What’s news in the Northwest today:
BOISE — The gap between how much men and women earn in the Gem State widened in 2010. The salary disparity between men and women increased by 2.2 percent during the previous year, according to data from the federal Bureau of Labor Statistics. The survey showed the full-time wages of Idaho women were 77.6 percent of what men earned. Idaho was ranked 36 among states for the ratio of salaries between the sexes. State lawmakers previously passed a resolution to bring attention to the disparity and established Equal Pay Day on April 28. The date is recognized nationwide to mark how far the average woman would have to work into the year to catch up to what the average man earned in the previous year
Police search for North Idaho teen in hit-and-run
LEWISTON — Police are searching for a teen driver accusing of fleeing from an accident at a Lewiston drive-thru that injured a 17-year-old girl. The Lewiston Tribune reports Seth S. Thorson was driving a pickup truck that allegedly ran over Alexis Taylor outside a Jack in the Box early Thursday. Witnesses told police Thorson, who is also 17, fled on foot before police arrived. He is wanted on suspicion of a felony hit-and-run, though police say no charges have been filed yet in connection to the accident. Police say the girl was leaning out of the pickup when she dropped her cell phone and got out to search for it. Thorson was reportedly unaware she was beneath his truck when he ran over the girl, who suffered a broken arm.
Longview soldier reportedly killed in Afghanistan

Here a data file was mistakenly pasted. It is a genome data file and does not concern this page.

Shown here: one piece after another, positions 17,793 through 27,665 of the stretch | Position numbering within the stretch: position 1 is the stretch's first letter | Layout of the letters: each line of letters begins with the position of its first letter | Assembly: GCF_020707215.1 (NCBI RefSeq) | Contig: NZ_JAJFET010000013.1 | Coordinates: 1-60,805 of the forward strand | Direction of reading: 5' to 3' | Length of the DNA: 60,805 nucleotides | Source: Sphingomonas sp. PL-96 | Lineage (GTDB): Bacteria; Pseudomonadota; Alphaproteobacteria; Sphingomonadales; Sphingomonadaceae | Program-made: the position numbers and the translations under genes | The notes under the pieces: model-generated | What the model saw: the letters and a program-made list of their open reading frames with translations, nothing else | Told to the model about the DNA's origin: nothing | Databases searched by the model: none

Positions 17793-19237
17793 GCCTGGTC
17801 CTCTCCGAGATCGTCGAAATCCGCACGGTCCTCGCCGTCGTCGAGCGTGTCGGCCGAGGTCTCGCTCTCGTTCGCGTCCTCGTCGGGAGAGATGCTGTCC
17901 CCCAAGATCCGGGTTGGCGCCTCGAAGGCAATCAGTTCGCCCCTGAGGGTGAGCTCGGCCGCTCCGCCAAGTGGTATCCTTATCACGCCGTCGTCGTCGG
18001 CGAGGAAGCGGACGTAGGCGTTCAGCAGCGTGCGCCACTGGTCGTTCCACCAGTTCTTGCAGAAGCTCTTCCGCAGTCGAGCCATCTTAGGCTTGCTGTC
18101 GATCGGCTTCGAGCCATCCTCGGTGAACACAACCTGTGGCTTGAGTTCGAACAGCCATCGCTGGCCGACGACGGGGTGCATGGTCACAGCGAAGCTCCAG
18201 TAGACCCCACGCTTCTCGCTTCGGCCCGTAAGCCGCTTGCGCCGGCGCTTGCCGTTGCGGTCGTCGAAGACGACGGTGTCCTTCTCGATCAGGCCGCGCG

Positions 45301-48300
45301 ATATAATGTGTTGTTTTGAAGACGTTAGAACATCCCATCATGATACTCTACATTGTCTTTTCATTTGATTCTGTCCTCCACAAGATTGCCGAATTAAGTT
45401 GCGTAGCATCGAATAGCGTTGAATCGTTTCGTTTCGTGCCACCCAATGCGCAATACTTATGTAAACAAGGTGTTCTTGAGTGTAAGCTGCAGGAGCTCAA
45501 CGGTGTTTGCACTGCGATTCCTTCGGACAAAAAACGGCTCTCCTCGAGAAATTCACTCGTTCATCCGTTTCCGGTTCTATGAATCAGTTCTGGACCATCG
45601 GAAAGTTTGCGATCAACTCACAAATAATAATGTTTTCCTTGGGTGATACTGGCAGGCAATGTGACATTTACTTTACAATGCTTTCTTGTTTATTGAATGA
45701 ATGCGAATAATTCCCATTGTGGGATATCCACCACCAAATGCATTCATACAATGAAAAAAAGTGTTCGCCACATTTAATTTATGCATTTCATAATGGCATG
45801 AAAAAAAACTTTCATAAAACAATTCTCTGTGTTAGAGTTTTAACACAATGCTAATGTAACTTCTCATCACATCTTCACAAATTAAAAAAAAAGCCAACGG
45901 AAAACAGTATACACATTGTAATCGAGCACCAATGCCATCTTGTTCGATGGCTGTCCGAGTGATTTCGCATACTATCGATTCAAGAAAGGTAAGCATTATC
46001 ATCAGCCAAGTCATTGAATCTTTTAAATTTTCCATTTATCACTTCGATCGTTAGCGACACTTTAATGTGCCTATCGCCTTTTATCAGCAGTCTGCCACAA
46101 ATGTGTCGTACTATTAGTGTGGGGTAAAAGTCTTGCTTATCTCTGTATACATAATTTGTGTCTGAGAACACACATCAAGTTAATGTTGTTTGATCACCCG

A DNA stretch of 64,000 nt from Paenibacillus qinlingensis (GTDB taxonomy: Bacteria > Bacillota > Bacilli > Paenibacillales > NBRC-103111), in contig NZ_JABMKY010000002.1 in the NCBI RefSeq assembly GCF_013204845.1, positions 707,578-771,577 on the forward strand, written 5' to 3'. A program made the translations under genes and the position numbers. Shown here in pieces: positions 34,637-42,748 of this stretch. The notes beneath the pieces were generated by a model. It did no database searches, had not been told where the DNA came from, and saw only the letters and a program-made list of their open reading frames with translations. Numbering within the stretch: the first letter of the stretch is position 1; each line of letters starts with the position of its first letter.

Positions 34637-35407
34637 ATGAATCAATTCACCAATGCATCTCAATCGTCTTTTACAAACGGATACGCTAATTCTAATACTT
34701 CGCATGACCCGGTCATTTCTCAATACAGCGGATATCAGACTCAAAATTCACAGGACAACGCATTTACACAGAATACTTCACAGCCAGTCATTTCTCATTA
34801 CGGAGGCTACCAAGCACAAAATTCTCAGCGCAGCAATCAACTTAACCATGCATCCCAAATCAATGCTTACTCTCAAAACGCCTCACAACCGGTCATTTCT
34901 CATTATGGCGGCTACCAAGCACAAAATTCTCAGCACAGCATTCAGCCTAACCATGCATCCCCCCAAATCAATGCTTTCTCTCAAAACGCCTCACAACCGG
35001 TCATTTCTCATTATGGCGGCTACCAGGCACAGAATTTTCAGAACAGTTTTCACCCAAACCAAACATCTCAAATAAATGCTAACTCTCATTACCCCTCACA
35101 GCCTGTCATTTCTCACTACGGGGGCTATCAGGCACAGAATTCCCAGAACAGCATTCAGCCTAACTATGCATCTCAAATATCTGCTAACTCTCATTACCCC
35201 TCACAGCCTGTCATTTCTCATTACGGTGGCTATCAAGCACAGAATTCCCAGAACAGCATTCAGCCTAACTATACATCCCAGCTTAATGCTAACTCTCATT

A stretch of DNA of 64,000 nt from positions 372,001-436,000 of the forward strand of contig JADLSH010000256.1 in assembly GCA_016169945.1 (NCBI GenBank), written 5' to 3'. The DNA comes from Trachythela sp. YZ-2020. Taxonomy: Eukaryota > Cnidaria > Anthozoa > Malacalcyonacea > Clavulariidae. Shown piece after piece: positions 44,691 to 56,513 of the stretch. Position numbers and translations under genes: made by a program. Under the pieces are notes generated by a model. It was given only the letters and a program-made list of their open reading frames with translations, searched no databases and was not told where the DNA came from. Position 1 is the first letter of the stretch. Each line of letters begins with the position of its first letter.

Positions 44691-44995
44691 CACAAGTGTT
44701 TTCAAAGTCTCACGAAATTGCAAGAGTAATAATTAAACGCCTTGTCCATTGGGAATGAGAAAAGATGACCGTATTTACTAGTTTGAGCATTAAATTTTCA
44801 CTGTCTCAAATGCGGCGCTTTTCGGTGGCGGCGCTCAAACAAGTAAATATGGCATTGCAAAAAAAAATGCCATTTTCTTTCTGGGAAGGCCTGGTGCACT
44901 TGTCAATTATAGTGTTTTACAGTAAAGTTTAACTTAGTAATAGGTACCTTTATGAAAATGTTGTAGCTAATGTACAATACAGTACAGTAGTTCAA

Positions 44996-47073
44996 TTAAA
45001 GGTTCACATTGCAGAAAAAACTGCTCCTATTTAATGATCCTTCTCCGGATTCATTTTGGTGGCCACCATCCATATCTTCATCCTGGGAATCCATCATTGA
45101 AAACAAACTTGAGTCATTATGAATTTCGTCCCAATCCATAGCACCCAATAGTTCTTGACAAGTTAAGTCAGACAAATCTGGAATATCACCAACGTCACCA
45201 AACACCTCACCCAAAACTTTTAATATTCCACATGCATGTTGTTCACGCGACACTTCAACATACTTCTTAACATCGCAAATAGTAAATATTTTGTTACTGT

LONGVIEW, Wash. — The family of a Longview woman serving with the Army in Afghanistan says she was shot and killed Wednesday in a guard tower. The stepmother of 21-year-old Spc. Mikayla Anne Bragg told The Daily News she had been scheduled to leave Afghanistan and return to the United States on Jan. 6. The Defense Department has not confirmed the death. The stepmother, Amber Bragg of Longview, said Bragg’s father, Steve Bragg, flew to Dover Air Force Base to identify the body. Mikayla Bragg joined the Army after graduating from Mark Morris High School in 2008. She was deployed in August from Fort Knox in Kentucky to Afghanistan as truck driver with the 3rd Brigade Combat Team, 1st Infantry Division. Her mother, Sheyanne Baker, lives in Shelton.
North Idaho deputy wants new trial in ex-wife’s death
LEWISTON — A former sheriff’s deputy convicted last week of strangling his ex-wife to death in northern Idaho wants a new trial. The Lewiston Tribune reports an attorney for Joseph A. Thomas Jr. filed a motion Thursday in Nez Perce County, where the man was found guilty today of first-degree murder in the death of his former wife, Beth Irby-Thomas. Thomas is to be sentenced March 2. The Lewiston woman was found underneath a blanket in her living room May 1 with a belt wrapped tightly around her neck. During trial, prosecutors argued Thomas killed his ex-wife, while he claimed she died accidentally while practicing autoerotic asphyxiation. An attorney for Thomas claims he was deprived of a fair trial for reasons that included the judge’s order limiting references to autoerotic asphyxiation.
Lane County investigating death of Creswell teen
EUGENE, Ore. — The Lane County sheriff’s office is investigating the death of a 16-year-old Creswell teen whose family belongs to a faith healing church. Austin Lewis Sprout died Tuesday of unknown causes, pending an autopsy. An obituary notice sent to the The Register-Guard says a graveside service is planned Tuesday at the Creswell Pioneer Cemetery, followed by a dinner at the General Assembly and the Church of the First Born. The Register-Guard reports the church has a history of controversial deaths related to healing by prayer. Sheriff’s Sgt. Billy Halvorson confirmed the investigation but had no details on the boy’s death.